Gerund's Reviews > King Dork

King Dork by Frank Portman
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Dec 20, 08

Read in January, 2007

JUST as literary heroes who sacrifice themselves for the greater good are usually described as Christ-like, so are disaffected teenaged narrators of young adult novels inevitably compared to Holden Caulfield of coming-of-age classic The Catcher In The Rye.
In King Dork, writer Frank Portman attempts to crawl out of Holden's shadow by having his 14-year-old protagonist Tom Henderson declare his disdain from the start for the "misfit kid superhero" towards whom all his teachers mantain a cult-like devotion.
It's pretty clear, though, that Tom is a character very much in the Holden mould, though he isn't exactly receiving the same amount of adulation from his elders.
As the title suggests, Tom isn't the most popular boy at his surbaban California high school. The author peoples it with all manner of brutish bullies, giggly girls and incompetent, sadistc teachers, and what's scary is that he makes them all entirely believable.
Tom is also smart (to ward off bullies, he wears an army jacket and cultivates a gun-loving image), creative (he forms a new rock band a week with his best friend Sam Hellerman, though their lack of musical talent is a slight drawback) and sensitive (he mourns his late father, who died under unclear circumstances when he was eight).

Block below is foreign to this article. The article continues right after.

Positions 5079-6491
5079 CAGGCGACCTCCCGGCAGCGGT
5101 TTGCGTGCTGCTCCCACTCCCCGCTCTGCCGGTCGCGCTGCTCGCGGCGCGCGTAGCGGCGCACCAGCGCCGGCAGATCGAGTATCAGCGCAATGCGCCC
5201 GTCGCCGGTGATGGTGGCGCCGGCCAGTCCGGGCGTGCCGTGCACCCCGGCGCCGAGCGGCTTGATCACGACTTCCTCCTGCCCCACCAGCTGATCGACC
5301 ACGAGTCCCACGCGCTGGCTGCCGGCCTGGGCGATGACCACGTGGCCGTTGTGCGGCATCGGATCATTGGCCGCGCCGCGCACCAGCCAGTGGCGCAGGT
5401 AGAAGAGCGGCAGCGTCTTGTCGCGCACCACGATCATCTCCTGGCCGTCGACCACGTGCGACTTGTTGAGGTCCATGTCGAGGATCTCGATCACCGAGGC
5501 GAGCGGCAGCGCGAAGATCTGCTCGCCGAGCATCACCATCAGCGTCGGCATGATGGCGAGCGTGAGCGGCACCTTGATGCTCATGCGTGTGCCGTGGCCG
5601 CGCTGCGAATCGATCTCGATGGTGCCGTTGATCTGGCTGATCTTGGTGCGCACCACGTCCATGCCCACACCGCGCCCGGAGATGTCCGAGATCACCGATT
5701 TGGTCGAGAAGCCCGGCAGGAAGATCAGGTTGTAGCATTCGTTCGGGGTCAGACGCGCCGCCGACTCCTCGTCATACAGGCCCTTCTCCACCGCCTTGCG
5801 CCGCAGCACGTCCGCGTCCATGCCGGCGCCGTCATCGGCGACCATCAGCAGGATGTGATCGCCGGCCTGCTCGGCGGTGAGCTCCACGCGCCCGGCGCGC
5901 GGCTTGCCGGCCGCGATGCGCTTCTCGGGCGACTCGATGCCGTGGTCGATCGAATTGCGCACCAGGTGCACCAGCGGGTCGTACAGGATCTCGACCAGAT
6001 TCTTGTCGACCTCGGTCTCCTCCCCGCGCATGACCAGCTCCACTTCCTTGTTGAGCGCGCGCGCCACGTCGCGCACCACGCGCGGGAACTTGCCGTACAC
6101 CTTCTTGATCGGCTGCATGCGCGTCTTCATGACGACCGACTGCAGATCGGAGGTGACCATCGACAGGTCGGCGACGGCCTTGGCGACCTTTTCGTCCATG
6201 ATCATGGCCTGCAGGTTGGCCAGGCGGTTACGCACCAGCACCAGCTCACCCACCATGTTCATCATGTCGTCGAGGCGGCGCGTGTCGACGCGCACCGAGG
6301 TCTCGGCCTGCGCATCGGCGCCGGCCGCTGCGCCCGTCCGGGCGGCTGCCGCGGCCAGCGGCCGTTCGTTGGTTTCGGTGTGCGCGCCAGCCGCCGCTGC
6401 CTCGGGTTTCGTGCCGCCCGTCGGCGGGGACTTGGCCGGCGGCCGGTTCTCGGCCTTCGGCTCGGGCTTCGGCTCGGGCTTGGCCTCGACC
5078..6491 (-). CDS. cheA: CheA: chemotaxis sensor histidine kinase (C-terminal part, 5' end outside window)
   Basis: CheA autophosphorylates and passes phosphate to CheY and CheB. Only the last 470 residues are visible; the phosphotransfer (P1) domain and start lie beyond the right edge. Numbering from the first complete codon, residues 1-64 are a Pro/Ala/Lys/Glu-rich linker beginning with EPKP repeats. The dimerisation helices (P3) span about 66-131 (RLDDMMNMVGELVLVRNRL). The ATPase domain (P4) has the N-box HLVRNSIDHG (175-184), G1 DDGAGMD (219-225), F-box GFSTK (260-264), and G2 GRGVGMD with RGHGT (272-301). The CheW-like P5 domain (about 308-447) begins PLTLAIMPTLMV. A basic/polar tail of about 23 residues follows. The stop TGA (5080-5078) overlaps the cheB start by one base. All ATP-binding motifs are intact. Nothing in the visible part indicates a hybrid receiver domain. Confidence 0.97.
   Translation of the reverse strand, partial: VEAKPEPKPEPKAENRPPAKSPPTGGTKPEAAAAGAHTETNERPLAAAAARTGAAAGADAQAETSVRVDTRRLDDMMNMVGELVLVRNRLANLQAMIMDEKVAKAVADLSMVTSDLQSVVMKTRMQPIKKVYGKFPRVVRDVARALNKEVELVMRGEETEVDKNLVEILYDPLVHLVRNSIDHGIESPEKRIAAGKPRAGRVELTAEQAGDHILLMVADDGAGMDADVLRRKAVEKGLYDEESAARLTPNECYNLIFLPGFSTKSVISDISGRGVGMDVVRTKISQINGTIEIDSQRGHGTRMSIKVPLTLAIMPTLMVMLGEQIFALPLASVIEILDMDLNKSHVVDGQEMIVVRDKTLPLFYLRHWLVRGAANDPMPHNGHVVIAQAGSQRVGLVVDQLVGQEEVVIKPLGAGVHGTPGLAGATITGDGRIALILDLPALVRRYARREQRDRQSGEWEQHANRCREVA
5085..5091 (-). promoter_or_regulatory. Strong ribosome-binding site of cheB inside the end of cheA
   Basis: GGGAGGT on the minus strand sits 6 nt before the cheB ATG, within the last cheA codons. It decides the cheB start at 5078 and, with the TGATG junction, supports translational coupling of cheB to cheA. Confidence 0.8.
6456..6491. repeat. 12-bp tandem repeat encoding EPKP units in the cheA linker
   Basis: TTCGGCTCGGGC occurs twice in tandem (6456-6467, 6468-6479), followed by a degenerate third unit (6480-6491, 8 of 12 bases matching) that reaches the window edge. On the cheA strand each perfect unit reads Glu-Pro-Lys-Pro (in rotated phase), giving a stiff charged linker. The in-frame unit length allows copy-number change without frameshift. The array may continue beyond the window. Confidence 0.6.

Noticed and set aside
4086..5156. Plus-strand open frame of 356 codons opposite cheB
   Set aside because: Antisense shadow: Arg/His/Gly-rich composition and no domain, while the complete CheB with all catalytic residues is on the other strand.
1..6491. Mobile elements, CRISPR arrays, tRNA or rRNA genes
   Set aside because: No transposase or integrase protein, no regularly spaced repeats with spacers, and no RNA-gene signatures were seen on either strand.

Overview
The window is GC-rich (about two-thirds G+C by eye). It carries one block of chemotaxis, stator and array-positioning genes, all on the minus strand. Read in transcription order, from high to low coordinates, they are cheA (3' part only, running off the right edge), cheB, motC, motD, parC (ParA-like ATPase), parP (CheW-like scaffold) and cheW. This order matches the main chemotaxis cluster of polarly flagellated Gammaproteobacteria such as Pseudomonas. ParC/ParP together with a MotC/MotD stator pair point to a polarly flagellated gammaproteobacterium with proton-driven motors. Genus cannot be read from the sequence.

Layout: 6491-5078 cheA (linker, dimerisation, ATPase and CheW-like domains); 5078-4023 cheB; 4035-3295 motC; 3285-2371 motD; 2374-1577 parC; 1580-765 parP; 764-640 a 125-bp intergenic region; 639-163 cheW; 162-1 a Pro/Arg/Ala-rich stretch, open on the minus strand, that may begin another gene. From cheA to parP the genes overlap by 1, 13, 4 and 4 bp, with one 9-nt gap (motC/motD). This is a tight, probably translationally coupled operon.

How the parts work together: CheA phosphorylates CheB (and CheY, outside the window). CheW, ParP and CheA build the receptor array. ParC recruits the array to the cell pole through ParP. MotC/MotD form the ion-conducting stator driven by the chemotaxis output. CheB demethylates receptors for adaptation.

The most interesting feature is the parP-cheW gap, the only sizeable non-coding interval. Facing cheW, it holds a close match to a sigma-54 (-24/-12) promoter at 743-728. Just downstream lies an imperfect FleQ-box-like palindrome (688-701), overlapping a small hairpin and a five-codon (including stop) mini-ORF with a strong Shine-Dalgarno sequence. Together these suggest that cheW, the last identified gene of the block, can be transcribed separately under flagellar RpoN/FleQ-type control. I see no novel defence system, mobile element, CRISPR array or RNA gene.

Our hero says it best when he introduces himself in what the reader soon learns is a charcateristically self-conscious fashion: "I suppose I fit the traditional mould of the brainy, freaky, oddball kid who reads too much, so bright that his genius is sometimes mistaken for just being retarded."
This Holden-esque fragility, coupled with frequent references to alternative rock bands -- the writer is a member of pubk rock band The Mr T. Expaerinece -- ensured King Dork was a hit when it was released in the US in 2006.
While King Dork's ethos is undeniably hip and modern, Tom is not quite the voice of the myspace generation. In what is perhaps a betrayal of the author's age, there is nary a mention of a computer, let alone the dot com boom, instant messaging, or an impending anxiety over y2k, despite being set in the fall of 1999.
Despite Tom's dislike for Catcher, it is this book that ends up changing his life, when he discovers an old copy that belonged to his father. Filled with cryptic scribbles, it starts Tom on an investigation into his father's murky past, which turns out toi be weirder and weirder with each successive revelation.
Also like Holden is Tom's fascination and relative lack of success with members of the opposite sex -- until he finaly makes out with a mysetrious girl who then promptly vanishes from Tom's (admittedly limited) social radar.
From then on the game is afoot, with Tom valiantly cracking codes, dodging bullies and enjoying unexpected trysts, all the while preparing his band for their grand debut at the school's talent show.
Portman restrains himself from tying up the loose ends, which although annoying is a fair refelction of the messiness of life.
More disappointing, however, are certain abusrd plot twists that he piles on towards the end, which feel arbitrary and out-of-place after the care in which Tom was brought to life.
Still, this is an engrossing read that might even strike close to home sometimes, whether or not you're still in school.
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